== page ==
I also don’t buy in to the RC suggestion that the teacher wear a hat or some other article when he/she is unavailable to students. Doing so seems artificial to me. With the amount of conferencing and small strategy group instruction taking place during our Literacy time, I want to have taught the expectations and routines so well that students don’t feel the need to break their stamina, or mine, because they know what to do. I trust them to make good choices. That was a HUGE leap for me last Fall; but with very few exceptions, my students were self-managing their learning from about 6 weeks in until the end of the year. No special costume needed.
As with any program or package, there are always parts that are agreeable and parts that are just not good fits. We all want the best for our students; and as long as we, the professionals, can be trusted to use our good judgement with the children in front of us, there is much that can be accomplished.
This past Thursday – our last day of school with students – was bump up day. And once again, for about the 28th time in my life, I started building a community with a group of 8-year olds.
They look like an interesting group. Definitely some wigglers, some barometer kids, as the Sisters call them. I’ve seen some of their second grade assessment data already and heard from a couple of their now-former teachers about social and learning issues to be aware of.
Yet for the half-hour that we were together, I can see the possibilities of the community of learners that will become 3-207 starting August 28th.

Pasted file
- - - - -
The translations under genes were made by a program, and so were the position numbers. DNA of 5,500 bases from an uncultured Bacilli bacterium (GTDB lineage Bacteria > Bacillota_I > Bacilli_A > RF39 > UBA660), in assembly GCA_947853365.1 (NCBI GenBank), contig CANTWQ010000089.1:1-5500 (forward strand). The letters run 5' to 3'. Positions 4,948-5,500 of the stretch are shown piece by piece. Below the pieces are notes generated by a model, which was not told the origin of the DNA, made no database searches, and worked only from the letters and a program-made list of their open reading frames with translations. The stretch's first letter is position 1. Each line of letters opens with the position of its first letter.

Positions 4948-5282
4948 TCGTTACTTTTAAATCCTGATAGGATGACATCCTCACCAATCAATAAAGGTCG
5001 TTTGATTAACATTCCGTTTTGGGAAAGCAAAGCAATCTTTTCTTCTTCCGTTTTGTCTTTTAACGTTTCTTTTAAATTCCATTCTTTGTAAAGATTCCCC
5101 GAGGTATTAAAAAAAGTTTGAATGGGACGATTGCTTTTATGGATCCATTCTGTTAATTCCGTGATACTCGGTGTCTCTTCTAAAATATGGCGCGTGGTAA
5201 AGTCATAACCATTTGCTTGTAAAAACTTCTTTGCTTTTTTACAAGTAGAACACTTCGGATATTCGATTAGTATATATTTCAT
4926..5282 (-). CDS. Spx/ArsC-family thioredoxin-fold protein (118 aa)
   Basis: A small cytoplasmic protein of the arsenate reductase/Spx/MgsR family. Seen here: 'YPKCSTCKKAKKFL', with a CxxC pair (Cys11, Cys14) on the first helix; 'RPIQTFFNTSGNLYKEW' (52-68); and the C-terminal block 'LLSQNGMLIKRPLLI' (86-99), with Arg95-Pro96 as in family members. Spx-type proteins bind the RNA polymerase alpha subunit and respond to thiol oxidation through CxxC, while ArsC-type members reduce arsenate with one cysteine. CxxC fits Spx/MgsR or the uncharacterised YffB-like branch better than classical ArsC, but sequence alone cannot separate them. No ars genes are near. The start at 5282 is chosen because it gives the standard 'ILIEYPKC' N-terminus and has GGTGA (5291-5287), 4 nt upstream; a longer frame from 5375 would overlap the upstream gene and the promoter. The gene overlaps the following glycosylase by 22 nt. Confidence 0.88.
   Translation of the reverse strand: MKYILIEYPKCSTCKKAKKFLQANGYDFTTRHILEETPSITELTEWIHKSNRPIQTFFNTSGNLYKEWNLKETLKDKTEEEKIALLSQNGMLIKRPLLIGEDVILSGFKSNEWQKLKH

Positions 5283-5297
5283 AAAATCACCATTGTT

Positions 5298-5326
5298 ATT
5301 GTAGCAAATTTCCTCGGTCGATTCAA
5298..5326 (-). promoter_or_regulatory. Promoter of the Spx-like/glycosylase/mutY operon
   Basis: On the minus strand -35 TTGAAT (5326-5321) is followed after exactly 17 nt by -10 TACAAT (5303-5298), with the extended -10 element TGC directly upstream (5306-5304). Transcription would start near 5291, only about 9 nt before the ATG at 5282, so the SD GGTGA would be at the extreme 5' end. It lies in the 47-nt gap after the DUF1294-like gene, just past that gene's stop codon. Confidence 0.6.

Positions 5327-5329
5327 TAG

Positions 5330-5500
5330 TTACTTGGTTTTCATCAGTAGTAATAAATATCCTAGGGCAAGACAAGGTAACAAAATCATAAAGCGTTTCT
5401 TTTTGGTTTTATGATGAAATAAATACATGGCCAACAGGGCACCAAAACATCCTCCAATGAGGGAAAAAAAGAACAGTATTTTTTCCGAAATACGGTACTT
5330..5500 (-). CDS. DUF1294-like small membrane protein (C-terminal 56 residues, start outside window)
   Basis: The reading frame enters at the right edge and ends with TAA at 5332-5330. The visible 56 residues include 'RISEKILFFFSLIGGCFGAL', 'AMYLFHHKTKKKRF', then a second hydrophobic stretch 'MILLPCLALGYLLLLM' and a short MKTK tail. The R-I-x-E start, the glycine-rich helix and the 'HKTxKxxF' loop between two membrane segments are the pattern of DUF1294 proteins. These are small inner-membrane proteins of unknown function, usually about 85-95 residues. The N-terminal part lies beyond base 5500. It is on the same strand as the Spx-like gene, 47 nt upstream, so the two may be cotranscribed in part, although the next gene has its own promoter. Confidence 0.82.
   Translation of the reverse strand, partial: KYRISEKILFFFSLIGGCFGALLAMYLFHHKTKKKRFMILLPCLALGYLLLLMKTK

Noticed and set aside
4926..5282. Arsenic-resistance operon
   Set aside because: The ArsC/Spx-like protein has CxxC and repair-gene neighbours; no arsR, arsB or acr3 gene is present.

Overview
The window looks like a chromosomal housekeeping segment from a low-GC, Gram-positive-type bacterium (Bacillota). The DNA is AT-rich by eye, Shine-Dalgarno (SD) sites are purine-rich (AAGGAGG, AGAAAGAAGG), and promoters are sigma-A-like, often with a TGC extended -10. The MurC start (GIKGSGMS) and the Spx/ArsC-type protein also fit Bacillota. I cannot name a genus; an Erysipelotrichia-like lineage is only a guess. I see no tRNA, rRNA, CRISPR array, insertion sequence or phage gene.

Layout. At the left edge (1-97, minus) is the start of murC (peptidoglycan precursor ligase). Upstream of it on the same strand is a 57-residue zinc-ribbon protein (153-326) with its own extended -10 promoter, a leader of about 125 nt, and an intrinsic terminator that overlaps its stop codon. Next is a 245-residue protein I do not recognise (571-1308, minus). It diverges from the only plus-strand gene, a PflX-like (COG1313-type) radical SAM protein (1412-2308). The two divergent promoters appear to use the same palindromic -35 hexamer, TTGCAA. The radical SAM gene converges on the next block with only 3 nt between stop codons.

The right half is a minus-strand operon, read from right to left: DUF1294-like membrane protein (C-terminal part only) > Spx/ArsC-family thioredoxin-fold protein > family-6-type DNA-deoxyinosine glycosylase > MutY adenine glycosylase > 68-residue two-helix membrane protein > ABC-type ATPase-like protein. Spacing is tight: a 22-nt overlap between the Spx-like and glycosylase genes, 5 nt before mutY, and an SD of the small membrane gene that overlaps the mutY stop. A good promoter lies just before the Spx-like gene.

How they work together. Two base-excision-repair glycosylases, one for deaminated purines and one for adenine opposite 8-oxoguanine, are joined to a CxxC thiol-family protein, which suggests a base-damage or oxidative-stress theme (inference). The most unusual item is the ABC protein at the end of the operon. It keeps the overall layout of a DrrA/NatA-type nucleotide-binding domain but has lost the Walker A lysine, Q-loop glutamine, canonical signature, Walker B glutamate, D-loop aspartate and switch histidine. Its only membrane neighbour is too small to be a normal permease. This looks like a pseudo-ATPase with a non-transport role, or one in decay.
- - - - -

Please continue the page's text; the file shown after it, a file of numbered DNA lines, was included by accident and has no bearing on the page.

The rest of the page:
One of the best aspects of teaching is this cycle, this changeover and chance to do things again – with luck, even better this time around. I know I never get tired of the excitement of a fresh beginning, of the serendipitous opportunities that will lie ahead.
This week we started a new building cycle again. Our future together is a gigantic unknown – exciting to think about and a bit scary at the same time.
We begin. Again.
“My” babies are ready to fly to coop. In just 2 days my third graders will bump up to fourth grade. We’re both nervous I think: they of the unknown, me of fear that the preparations we’ve made for this day haven’t been enough.
It has been a privilege to work with these kids. At times challenging and other times a cakewalk, we started the year as strangers and little-by-little have grown into familiarity.
For some, all I can provide is a temporary haven. School should be a safe place, far removed from domestic issues like hunger or poverty or violence. That has not always been true for all of my children this year, and when the ugliness of socioeconomic traumas become apparent, words fail. A hug, a quiet word. The ache and worry that this child has been left behind to float through whatever safety net our society provides is overpowering.
There have been good times. Last week we looked at a text and the depth of the students’ discussion was simply amazing. After a year of hammering students to do something more than retell the facts or plots of a story, it was an exquisite, if momentary high. They can do it, they can cross over to a real literate life.
This week, our last together, has been spent remembering some of the fun and some of the hard work that has been part of our time together. I am not looking forward to the last day with the kids this year; I know it will be a bittersweet day. A day when we all celebrate making it to that 180th day, but also a day when our paths diverge.
Here’s some advice from my experienced third graders to my incoming students:
- Rase (sic) your hand because you are being rude if you are talking and it’s someone else’s turn.
- Raise your hand because there is no blurting 207.
- Pay attention because you might know what to do.
- Follow directions so you get smarter.
- Be persistent (which means keep trying), stay focused in third grade and take your time to do things because these are important things to be a third grader and to be ready for the MCAS.
- Listen to Mrs. Bisson because then you would know what to do when you go back to your seat.
There you have it; how to get through third grade without a hitch.